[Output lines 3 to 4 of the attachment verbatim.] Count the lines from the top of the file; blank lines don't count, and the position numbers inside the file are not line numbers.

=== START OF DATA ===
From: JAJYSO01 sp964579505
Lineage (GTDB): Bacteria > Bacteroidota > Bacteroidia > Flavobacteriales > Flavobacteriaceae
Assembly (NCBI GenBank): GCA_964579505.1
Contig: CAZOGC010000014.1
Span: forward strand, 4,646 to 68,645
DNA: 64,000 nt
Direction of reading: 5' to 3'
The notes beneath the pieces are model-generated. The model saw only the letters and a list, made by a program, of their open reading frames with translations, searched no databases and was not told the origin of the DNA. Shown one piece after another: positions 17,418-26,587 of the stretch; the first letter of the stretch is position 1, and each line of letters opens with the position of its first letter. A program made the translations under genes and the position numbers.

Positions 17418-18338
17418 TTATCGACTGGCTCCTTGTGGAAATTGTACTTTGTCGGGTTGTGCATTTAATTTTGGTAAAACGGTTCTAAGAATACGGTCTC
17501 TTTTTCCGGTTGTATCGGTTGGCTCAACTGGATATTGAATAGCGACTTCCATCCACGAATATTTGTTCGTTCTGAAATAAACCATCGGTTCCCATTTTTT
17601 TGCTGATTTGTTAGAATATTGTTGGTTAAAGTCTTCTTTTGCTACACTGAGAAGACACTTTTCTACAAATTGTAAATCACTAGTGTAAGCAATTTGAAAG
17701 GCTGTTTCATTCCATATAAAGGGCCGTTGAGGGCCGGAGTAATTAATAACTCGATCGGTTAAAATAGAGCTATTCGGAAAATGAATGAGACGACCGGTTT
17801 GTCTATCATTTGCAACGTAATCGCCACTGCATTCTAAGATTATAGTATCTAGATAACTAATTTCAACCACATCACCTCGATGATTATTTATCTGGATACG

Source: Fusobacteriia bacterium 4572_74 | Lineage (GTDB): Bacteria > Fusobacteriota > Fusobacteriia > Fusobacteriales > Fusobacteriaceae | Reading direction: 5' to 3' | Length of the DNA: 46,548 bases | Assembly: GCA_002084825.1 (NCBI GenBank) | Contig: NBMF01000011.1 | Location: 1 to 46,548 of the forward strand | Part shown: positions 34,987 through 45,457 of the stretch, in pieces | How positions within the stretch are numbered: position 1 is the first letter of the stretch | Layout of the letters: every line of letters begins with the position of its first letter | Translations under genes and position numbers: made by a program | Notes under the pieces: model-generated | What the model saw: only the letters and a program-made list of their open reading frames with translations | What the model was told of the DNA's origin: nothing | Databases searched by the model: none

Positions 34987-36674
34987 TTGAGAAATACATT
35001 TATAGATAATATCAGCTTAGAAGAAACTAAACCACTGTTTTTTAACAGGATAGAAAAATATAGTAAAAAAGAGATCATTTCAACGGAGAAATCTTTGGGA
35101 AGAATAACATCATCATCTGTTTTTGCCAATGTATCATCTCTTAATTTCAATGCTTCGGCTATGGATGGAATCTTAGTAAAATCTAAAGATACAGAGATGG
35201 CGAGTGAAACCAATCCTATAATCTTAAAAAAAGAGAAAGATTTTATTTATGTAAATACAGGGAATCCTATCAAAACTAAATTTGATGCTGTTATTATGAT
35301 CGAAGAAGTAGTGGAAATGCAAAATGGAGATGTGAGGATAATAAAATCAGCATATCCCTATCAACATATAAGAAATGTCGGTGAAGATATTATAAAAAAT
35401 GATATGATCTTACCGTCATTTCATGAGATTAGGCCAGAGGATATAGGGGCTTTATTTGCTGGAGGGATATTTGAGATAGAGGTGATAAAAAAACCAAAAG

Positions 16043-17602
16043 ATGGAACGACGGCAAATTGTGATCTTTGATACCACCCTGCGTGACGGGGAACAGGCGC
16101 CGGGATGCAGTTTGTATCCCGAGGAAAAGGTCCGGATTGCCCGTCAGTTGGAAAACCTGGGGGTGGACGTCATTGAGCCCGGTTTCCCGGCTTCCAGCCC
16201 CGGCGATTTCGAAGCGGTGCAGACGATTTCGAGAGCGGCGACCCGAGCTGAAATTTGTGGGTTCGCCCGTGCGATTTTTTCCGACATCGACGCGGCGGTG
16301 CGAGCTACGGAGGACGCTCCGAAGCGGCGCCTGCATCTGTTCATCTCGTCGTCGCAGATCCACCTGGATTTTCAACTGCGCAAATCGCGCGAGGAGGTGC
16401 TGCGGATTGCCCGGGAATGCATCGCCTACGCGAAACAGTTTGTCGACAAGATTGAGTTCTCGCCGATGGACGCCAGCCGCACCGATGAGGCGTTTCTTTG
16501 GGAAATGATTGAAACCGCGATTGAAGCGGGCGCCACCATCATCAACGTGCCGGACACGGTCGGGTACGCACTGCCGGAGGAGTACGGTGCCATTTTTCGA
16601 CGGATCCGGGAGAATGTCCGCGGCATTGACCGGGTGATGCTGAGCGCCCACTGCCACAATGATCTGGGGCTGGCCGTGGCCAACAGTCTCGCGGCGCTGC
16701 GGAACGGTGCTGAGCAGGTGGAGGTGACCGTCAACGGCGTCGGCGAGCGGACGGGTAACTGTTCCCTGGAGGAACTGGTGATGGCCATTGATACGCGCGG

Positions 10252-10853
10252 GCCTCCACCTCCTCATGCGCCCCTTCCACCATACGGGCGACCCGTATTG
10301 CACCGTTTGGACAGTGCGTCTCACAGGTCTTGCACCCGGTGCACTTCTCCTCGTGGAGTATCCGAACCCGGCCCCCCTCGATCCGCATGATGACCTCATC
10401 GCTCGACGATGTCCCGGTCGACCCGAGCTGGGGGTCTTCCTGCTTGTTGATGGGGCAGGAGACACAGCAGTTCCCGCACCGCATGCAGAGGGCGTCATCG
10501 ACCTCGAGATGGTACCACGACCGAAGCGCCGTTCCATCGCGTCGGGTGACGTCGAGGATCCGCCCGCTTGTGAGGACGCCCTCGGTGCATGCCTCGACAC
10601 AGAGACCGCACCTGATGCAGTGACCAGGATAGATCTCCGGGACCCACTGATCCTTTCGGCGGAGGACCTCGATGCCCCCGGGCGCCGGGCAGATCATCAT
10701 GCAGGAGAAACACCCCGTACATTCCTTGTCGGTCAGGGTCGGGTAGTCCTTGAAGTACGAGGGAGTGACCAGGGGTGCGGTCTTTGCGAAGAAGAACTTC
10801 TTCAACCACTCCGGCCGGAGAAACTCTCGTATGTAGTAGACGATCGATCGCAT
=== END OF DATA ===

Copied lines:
Assembly (NCBI GenBank): GCA_964579505.1
Contig: CAZOGC010000014.1